The option to email the description already exists on every Pyramyd AIR product pages.

      I went to the Disco’s page:


      Above the main image, there are a bunch of icons, including facebook & twitter. To the right of the twitter icon, you’ll see a box that shows an envelope & the word “Email.” Click that box, and a window will pop up that let’s you put in your email address & the email address of the recipient. You can add a message or not. Up to you. Click the SEND button, and it’s gone. I just tested that feature, and I emailed the Disco’s product description to myself.

      Try it & let me know if you have any issues.


      • Hi Edith ! Thank you very much ! But, we are on different pages since I have your earlier web site which, as you recall, I much prefer. Thanks, went to your new web site and emailed to my pal in Alaska the Benjamin Discovery and Marauder.
        Happy New Year to all !
        Pete in California

  5. I’d like to add two more reasons. First, you can practice long range rifle shooting at short distances. By this I mean if you practice airgunning 1 inch targets at 25 yards, it’s probably similar to hitting the vitals on a deer over 150 yards away (someone can check my math on that). Second, it’s more challenging to shoot a spring/gas piston gun than a .22 rimfire in my estimation. While some people consider a tough shooting gun as a negative, I take real satisfaction when I’m able to really follow through and make a good shot despite all that vibration. Happy New Year!!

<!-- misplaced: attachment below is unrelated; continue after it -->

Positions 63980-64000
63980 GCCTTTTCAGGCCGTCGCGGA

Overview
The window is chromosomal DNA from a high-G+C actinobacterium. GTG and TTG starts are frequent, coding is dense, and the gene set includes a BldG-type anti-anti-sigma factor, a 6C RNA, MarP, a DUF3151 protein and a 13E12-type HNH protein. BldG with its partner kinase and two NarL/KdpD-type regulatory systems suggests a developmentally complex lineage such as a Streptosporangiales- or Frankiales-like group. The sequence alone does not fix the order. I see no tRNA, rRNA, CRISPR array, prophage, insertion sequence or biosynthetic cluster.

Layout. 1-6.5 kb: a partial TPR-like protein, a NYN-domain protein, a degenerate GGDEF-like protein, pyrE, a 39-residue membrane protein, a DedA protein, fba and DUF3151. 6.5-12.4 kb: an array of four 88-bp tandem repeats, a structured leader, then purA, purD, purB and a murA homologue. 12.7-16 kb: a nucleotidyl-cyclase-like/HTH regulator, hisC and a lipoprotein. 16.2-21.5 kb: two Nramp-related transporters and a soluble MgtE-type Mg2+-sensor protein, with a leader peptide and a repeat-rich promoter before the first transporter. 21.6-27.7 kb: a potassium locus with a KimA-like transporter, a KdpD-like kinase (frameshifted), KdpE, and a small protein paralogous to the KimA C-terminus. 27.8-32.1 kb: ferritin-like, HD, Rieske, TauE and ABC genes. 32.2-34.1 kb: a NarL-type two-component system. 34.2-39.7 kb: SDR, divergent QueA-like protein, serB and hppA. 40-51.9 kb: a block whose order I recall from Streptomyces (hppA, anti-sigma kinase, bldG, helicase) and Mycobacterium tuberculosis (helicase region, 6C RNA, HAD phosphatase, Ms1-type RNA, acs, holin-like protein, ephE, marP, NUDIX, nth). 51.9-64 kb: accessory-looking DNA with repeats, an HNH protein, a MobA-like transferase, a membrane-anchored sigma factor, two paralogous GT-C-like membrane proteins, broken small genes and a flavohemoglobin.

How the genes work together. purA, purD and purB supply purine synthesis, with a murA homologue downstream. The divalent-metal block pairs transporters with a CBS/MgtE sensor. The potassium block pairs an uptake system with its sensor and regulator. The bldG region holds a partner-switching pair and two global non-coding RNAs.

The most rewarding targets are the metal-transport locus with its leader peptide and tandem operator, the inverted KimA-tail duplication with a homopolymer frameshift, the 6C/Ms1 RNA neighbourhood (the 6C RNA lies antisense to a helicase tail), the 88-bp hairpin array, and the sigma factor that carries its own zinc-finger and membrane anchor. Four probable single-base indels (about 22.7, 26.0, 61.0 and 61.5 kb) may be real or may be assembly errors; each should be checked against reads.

• 1″ at 25yd would be 4″ at 100yd, and 6″ at 150yd… That might be pushing it for the deer unless you are aiming at center of rib-cage, rather than targeting shoulder or spine.

      • I figured the sweet spot on a deer was an area of about 6 inches by 6 inches to hit the vitals. Thanks for the clarification. Practicing on 1 inch targets at 25 yards would be like aiming at the kill zone on a deer at 150 yards. Cheers!!!